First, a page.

Day 2: Wellington, Allen Town, the Shepherd’s Hospice, Christ Church Hastings & Football

The alarm went at 7am (actually it would have done but we were both up shortly before it). We were picked up by our driver Joseph (based at TECT, the Bible College next door), with Sylvanus and Sallu and whisked off to Wellington, after a brief visit from James Davies to set us up with the internet (erratic, but thankfully present).

Wellington is a relatively new church / secondary school at the top of a long treacherous climb not far from Allen Town on the Peninsula road. I was looking forward to the walk up the hill – half an hour stroll up an impassible track surrounded by magnificent views of the river and mangroves – after the posterior numbing caused by the long journey yesterday. Joseph, however, set out to do the impossible, and drive all the way in his four-by-four. I would be lying if I didn’t admit to wondering what would happen if the car rolled! Miraculously we made it – even more impressive was the way he later drove down with seven of us in the car, four in the back and three in the front… ┬áThe church had been painted since last year, and we were greeted by the children with a sketch about the importance of education and a presentation by Rev. Charles Moinina. We also received the first list of ‘constraints’ but now I’m no longer Chairman this doesn’t worry me so much!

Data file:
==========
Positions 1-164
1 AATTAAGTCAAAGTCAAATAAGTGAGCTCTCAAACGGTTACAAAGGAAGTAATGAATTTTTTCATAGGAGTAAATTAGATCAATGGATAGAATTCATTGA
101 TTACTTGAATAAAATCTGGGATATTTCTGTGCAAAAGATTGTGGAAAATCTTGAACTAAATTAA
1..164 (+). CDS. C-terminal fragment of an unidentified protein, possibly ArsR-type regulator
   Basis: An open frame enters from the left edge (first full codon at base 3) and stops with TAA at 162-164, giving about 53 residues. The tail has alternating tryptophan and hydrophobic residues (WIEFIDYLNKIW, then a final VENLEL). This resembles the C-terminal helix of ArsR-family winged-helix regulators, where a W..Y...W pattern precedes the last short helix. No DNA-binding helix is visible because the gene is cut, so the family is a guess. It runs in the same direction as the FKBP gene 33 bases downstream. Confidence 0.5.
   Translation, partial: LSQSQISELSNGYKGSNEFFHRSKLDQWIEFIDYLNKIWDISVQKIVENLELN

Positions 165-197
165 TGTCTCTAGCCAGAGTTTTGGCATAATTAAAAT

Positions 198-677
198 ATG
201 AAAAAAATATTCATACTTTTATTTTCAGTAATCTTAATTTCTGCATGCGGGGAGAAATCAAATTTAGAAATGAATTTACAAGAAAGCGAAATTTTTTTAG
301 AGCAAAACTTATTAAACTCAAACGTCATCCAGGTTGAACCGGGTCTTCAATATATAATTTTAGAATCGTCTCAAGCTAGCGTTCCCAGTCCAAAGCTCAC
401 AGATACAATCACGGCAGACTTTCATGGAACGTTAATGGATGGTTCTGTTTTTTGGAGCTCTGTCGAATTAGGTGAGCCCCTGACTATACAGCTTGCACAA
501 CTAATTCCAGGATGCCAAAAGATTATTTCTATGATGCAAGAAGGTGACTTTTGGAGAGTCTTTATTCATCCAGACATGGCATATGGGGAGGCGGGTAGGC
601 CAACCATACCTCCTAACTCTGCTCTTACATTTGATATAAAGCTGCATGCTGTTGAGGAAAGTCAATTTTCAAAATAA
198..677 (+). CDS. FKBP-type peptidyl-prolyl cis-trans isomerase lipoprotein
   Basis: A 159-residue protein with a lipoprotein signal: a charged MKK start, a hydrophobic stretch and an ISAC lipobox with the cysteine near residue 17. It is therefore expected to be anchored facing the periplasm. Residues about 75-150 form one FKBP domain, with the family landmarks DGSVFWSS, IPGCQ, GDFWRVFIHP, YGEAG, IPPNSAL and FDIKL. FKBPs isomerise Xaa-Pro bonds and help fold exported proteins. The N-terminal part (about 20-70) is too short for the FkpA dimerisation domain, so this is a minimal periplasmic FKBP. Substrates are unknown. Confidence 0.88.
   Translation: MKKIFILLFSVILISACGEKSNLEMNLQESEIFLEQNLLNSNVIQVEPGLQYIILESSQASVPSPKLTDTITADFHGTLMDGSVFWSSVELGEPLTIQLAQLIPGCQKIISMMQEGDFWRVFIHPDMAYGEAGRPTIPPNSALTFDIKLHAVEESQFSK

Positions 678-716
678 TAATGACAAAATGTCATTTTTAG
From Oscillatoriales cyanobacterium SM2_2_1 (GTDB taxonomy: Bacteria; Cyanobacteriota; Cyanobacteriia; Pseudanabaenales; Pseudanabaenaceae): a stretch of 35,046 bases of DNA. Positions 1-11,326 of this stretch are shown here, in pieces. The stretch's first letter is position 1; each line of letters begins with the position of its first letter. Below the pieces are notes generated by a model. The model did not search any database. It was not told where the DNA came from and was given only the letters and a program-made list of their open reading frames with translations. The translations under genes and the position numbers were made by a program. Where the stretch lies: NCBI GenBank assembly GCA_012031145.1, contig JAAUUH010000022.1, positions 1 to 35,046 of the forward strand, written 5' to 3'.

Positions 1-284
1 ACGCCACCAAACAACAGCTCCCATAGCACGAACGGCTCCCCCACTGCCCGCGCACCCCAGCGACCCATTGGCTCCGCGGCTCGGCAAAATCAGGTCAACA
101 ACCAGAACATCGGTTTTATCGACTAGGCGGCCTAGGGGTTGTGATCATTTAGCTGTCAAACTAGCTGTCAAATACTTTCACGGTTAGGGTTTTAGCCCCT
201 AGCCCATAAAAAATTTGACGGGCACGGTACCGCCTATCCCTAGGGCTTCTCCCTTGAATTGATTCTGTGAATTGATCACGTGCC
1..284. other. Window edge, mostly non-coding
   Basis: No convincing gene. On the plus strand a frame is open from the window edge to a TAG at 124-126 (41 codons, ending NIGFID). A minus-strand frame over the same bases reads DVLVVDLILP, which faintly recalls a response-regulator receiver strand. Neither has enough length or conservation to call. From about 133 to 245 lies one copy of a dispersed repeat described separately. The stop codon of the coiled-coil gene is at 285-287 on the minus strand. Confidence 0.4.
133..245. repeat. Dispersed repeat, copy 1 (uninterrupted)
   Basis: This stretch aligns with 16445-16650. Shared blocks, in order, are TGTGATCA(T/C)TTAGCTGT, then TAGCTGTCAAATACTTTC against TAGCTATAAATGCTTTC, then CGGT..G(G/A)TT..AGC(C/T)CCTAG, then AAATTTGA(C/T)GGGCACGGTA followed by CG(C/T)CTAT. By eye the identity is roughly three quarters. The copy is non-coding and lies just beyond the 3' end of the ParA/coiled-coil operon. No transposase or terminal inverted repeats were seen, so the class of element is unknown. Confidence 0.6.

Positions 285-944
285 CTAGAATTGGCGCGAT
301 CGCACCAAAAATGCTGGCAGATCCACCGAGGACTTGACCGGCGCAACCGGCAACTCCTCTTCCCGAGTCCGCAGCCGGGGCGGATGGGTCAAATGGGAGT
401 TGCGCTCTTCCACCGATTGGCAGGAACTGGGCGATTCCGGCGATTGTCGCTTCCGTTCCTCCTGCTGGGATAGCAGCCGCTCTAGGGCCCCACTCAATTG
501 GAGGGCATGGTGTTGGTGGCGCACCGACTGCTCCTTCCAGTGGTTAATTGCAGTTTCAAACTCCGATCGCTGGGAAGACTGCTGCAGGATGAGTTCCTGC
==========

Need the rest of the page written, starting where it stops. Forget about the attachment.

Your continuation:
The school at Allen Town continues to grow. A wonderful place, it always impresses me how many children it serves with its Nursery (as always white faces sets a number of toddlers crying), Primary, Junior Secondary and Senior Secondary classes. The buildings are looking tired now and are in need of some renovation. As Head of the Secondary School, Lovetta M’Bayo has done sterling work erecting temporary buildings for them to use, but I fear when the rain comes these will be next to useless.

We next headed to the Shepherds Hospice for lunch and more importantly to meet Gabriel Madiye, a Connexional man who has been trying to help with some of the ‘political’ problems we have faced recently (one of the reasons for our visit). This was to prove a most fruitful and constructive time – thank you to those who have been praying for us regarding this issue. A constructive footing for further discussions regarding our future relationship has now been put in place.

Finally we headed to Christ Church, Hastings. This is one of my homes from homes in Sierra Leone; a ‘thin place’ as the Celtic Christians would have said, where heaven and earth are close. The welcome is always relaxed and friendly and I have always left encouraged. It was especially nice to met up with Theophilus Nicol and Reuben Dove who met us there too. Reuben needs no introductions. Theophilus is a fellow minister, and fellow Liverpool fan, and now the Assistant General Superintendent.

Home by 4.15pm! Sallu stayed on for a drink and chat. It has been particularly nice to get to know him. He is a quiet man, and I haven’t really had the chance to chat in the past. It is good to at last have a personal relationship with him.

After dinner, it was on with the computer to hold stuttering Skype calls with the families and to discover who Crawley Town had drawn in the FA Cup (Man Utd. as Gordon had correctly predicted) and whether or not Torres had left Liverpool! Looks like he has, but with a number of other signings to compensate?

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About Ben Quant

Ben is the former Chairman of the Sierra Leone Mission Committee in the UK, now serving as a co-opted member of the SLM, as well as the minister of the Countess of Huntingdon's Connexion church in Wormley, Hertfordshire (
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